Expired Apple Intermediate Certificates and RAD Studio iOS Development

October 10th, 2016 Posted by Embarcadero, Mobile 2 comments

Last week we were doing some updates for a customer on a C++Builder Android and iOS app. The Mac that we were using to do the code signing for iOS hadn’t been used for this before, so we needed to setup the Certificates and Provisioning Profiles for the customer’s account.

I always dread this part, as I’ve found it always takes longer and is more complicated than you expect. I’ve done it enough times now though that I thought I’d struck all the issues, however this time I found a new one that I thought I should document for anyone else (or my future self) who strikes it.

If you’re not sure what I’m talking about, this is a requirement by Apple that any code that is to be deployed to the App Store needs to be code signed on a Mac, using certificates generated by Apple. RAD Studio does all the compilation on Windows, but needs to play by the rules and push the binary out to a Mac somewhere on the network to be signed. David did a video on setting this up awhile ago.

The Intermediate Certificates that Apple uses to sign your Developer and Deployment certificates expired earlier this year. That’s not the problem, they’ve had new Intermediate Certificates available for download for awhile now.

You’ll know you have this issue if you look at one of your Dev or Deploy certificates in KeyChain Access and see a message in red saying “This certificate has an invalid issuer”

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Here’s the culprit:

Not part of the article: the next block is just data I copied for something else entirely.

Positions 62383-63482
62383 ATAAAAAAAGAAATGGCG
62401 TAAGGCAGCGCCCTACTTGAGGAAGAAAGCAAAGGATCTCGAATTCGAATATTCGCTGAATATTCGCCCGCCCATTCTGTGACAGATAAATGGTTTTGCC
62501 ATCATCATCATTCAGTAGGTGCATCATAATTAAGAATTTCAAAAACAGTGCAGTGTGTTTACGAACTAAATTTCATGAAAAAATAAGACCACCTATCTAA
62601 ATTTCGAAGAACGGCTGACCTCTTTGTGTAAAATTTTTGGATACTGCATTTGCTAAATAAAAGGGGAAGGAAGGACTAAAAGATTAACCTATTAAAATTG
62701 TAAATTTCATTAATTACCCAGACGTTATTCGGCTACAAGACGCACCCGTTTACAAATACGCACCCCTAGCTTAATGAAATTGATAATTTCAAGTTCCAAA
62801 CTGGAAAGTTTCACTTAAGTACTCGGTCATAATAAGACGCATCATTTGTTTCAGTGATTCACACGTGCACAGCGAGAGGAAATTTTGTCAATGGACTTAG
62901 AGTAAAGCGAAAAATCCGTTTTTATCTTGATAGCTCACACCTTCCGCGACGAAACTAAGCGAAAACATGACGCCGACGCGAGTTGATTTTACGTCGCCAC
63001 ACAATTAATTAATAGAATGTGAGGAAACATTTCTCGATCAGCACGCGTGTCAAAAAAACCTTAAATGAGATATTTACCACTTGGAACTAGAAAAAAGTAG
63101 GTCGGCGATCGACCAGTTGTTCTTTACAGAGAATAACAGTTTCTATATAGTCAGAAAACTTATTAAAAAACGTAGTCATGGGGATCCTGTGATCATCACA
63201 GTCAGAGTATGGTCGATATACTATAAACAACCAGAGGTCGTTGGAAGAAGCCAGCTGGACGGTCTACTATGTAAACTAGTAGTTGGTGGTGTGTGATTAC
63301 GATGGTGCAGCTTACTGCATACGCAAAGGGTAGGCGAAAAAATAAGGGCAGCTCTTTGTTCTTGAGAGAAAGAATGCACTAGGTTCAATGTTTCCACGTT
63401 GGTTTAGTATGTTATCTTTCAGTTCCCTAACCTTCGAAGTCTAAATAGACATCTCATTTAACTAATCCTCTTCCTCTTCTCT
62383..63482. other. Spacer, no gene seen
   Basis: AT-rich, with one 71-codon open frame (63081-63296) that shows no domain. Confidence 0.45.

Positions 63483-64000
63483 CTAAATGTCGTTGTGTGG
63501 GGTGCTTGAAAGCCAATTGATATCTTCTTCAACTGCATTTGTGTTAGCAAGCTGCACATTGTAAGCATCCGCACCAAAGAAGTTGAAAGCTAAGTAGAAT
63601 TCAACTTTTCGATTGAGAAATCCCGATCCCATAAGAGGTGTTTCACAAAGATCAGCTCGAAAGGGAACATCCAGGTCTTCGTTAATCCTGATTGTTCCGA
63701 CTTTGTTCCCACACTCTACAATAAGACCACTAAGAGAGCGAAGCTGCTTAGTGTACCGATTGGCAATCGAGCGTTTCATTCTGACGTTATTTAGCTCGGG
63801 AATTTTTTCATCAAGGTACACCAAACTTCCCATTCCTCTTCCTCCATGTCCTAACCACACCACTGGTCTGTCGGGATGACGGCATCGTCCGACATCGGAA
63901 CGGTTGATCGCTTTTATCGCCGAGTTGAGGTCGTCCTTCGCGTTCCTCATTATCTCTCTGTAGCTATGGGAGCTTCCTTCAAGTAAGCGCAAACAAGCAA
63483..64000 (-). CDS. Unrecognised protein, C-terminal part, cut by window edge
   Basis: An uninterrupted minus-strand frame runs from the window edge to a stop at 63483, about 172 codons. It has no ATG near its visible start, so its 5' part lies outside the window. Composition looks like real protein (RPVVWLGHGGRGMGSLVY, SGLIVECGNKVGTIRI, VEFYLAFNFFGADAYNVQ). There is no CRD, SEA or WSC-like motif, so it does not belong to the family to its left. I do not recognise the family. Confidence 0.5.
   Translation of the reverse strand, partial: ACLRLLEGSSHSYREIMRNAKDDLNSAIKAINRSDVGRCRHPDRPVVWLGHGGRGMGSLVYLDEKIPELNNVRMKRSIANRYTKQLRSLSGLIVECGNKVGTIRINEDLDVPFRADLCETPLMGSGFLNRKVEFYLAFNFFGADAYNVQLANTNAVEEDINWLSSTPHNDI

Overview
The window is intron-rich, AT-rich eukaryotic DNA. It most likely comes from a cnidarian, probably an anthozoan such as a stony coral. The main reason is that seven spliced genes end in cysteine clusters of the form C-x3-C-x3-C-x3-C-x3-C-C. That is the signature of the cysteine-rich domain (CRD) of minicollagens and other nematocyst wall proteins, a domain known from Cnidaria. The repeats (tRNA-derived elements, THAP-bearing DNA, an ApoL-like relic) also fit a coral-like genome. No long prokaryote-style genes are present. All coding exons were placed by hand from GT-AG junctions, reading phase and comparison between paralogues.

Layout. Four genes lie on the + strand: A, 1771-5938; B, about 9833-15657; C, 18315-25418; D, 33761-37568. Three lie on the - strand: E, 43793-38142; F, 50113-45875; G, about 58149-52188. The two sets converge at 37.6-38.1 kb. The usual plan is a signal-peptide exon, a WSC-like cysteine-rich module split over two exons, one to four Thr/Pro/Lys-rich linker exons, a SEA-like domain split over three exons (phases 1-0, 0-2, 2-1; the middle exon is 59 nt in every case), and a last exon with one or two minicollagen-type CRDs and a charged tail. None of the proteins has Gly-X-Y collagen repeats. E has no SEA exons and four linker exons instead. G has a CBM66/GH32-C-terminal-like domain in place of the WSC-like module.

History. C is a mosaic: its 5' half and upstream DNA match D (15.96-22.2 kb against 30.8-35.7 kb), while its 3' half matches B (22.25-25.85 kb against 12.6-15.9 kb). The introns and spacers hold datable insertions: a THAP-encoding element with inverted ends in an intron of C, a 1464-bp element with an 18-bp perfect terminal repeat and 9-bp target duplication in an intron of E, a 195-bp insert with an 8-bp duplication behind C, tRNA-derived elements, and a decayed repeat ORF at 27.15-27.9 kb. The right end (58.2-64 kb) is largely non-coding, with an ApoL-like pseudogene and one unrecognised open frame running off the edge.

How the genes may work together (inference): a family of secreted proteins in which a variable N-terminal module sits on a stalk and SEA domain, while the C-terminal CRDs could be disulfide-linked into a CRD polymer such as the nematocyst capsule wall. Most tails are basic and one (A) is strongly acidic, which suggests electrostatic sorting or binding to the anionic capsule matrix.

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If you can’t see the expired Apple Intermediate Certificate in KeyChain Access, select View | Show Invalid Certificates.

I’ve been through this before on other machines and thought I had it down pat. Delete the expired Intermediate Certificate, download and import the new one and you’re away.

This time, it didn’t work. So, thinking I’d mucked it up, I did the delete, download, import routine again. Nope, still not working.

After a reasonable amount of swearing failed to fix the problem, I dug deeper. The new certificate was not expired, so I assumed it was still finding the old one somewhere. Eventually I realised that KeyChain Access actually has two copies of it. One in the login keychain and another in the System Roots keychain. I was only deleting the one in the login keychain. If I’d used the Search box in Keychain Access, and searched on “Apple World”, it actually would have shown me both, but I didn’t do that, did I?

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So, I deleted BOTH the expired ones, imported the new one and finally Apple deigned to let me continue.

 

 

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2 comments

nxmitchell says:

I really appreciate you taking the time to write this up.
i haven’t faced it yet but i expect to, and you saved me and probably a lot of other people some valuable time.

Malcolm says:

No worries. There’s a good chance I’ll need to refer to it myself at some point in the future 🙂

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